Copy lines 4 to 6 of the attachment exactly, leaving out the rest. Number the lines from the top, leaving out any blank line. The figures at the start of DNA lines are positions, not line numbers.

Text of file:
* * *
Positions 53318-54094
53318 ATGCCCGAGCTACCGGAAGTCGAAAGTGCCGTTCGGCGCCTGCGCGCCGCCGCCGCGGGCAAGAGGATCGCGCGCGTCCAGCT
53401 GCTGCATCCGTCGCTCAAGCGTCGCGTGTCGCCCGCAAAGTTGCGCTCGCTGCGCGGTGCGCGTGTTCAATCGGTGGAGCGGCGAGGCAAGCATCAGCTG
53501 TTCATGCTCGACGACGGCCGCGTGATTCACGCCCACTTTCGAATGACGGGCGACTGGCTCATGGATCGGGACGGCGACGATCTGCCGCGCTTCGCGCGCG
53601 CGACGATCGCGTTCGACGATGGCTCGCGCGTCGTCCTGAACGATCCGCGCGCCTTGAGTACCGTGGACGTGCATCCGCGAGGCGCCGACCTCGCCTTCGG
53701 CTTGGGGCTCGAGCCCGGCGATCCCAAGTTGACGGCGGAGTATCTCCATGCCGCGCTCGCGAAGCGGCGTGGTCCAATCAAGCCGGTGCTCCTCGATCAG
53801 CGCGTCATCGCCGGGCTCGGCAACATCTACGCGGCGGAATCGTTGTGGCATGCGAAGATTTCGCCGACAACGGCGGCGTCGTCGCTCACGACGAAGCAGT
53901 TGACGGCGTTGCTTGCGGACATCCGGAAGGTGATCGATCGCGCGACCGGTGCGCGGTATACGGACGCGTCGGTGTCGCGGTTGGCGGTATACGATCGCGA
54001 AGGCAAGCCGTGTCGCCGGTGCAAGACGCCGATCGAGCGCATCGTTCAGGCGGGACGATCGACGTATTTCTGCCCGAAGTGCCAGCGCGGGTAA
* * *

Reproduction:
53501 TTCATGCTCGACGACGGCCGCGTGATTCACGCCCACTTTCGAATGACGGGCGACTGGCTCATGGATCGGGACGGCGACGATCTGCCGCGCTTCGCGCGCG
53601 CGACGATCGCGTTCGACGATGGCTCGCGCGTCGTCCTGAACGATCCGCGCGCCTTGAGTACCGTGGACGTGCATCCGCGAGGCGCCGACCTCGCCTTCGG
53701 CTTGGGGCTCGAGCCCGGCGATCCCAAGTTGACGGCGGAGTATCTCCATGCCGCGCTCGCGAAGCGGCGTGGTCCAATCAAGCCGGTGCTCCTCGATCAG